Mad Catz, Inc. has filed for chapter 7 bankruptcy in the United States. As of March 30, the company has shut down and begun to sell off its assets, with all proceeds going straight to lenders.
Chapter 7 bankruptcy differs from chapter 11 bankruptcy in a major way: It means that Mad Catz does not currently intend to reorganize, filing instead for liquidation and vacating its board of directors and officers.
Best-known for its gaming hardware and peripherals, Mad Catz’s exit from the industry follows several months of financial trouble. Poor Rock Band 4 sales in late 2015 rocked Mad Catz, after it hedged its bets by co-publishing and designing instruments for the game. The company told investors that it needed Rock Band 4 to succeed in order to stabilize itself; that didn’t happen, and the company posted huge losses in the quarter after its release.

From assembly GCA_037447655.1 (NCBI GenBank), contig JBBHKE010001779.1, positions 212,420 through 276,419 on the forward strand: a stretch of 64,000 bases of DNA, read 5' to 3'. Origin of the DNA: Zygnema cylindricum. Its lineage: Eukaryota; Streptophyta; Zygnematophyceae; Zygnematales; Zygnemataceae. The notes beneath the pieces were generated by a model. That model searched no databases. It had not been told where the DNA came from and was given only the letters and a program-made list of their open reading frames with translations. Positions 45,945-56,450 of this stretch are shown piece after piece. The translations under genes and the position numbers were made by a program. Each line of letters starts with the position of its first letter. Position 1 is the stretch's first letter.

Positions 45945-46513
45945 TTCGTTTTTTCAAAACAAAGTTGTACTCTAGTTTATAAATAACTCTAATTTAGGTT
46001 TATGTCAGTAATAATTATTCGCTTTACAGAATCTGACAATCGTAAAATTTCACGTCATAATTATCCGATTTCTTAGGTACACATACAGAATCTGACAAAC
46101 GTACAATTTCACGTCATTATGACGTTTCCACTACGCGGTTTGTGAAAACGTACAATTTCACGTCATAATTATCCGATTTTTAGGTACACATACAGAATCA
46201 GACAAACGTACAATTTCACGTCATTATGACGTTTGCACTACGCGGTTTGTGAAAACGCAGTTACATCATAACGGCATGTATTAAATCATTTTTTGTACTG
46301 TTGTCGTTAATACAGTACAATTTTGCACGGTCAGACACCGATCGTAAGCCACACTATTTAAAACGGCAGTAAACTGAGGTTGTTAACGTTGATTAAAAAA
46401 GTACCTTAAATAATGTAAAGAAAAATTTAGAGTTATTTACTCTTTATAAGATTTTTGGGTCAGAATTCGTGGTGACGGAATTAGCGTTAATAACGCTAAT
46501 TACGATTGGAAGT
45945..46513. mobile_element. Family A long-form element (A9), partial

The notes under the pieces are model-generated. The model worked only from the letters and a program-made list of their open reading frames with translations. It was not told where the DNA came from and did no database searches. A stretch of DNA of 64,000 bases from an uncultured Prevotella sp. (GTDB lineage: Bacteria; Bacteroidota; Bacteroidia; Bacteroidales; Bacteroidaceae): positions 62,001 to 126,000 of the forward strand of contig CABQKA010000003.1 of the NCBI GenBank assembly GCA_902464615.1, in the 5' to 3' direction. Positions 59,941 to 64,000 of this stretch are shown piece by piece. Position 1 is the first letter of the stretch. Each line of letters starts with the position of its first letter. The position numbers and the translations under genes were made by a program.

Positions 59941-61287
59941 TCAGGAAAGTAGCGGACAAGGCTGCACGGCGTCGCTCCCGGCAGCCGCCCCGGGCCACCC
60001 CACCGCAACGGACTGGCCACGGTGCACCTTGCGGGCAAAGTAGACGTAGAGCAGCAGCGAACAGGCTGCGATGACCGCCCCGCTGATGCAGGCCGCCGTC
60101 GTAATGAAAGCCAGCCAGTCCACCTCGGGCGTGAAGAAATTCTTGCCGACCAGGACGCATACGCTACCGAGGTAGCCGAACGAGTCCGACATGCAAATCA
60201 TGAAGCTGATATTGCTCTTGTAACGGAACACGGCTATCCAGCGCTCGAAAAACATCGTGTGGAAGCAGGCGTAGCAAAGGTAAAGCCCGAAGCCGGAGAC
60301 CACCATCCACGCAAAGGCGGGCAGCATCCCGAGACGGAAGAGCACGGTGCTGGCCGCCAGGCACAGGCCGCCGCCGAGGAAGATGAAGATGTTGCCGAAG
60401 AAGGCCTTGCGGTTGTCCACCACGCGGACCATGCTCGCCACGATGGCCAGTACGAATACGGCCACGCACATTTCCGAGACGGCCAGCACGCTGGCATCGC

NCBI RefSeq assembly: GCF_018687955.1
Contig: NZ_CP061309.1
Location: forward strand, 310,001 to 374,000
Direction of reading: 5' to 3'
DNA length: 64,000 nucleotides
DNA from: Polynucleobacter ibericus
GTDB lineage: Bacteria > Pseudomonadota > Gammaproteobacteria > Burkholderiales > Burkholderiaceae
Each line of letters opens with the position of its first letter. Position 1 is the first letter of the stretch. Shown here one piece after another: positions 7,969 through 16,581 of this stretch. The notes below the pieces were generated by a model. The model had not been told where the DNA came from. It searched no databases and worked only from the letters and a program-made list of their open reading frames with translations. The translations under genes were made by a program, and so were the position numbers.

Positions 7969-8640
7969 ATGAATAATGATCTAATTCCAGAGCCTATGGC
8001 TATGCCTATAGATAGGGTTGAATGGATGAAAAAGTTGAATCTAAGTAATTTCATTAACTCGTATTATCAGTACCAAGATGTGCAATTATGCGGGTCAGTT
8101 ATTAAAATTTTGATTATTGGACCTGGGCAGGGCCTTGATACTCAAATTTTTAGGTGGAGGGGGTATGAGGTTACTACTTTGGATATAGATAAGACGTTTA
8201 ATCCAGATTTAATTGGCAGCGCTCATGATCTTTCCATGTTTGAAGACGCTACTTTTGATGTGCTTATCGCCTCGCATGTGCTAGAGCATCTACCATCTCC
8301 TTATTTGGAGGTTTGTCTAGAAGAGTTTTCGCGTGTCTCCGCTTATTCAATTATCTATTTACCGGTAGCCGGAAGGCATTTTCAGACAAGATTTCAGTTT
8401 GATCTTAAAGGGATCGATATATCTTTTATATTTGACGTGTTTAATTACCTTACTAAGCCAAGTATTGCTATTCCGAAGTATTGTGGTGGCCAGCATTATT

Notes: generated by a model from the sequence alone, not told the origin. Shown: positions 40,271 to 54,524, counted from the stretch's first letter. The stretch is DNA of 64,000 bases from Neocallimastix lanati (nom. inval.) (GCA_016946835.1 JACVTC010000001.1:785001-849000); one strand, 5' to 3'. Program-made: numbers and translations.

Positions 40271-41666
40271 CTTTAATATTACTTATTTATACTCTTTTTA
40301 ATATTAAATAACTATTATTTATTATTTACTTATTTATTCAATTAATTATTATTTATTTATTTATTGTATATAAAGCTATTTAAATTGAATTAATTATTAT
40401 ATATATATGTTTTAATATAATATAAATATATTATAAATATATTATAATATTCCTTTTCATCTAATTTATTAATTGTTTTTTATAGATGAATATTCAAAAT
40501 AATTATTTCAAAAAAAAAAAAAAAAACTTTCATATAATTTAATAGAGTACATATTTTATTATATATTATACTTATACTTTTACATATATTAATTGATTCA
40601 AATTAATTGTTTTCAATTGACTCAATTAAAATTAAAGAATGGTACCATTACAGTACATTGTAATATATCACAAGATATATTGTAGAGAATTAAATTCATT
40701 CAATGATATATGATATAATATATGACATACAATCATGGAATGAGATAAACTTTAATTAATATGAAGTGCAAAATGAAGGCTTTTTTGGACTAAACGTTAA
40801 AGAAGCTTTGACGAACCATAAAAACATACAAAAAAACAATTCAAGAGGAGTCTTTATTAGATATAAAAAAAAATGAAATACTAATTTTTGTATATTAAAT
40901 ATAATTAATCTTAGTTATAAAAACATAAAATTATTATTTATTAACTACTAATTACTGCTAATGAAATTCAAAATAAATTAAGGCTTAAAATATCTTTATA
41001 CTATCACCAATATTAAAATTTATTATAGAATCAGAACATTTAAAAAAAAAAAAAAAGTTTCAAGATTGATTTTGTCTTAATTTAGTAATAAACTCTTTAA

In February 2016, Mad Catz’s CEO and chairman both resigned, and the company laid off nearly 37 percent of employees. Leading up to the bankruptcy filing, efforts to increase shareholder value failed on a public level; we reported in January that Mad Catz’s stock prices had plummeted, and the company was at risk of being removed from the New York Stock Exchange.
The board of directors voted to cease operations following these failed moves to boost profits. Going bankrupt is an unfortunate, if not unexpected ending for the company, as well as hardware heads who’d collected Mad Catz’s controllers, flight sticks and other products since it opened in 1989.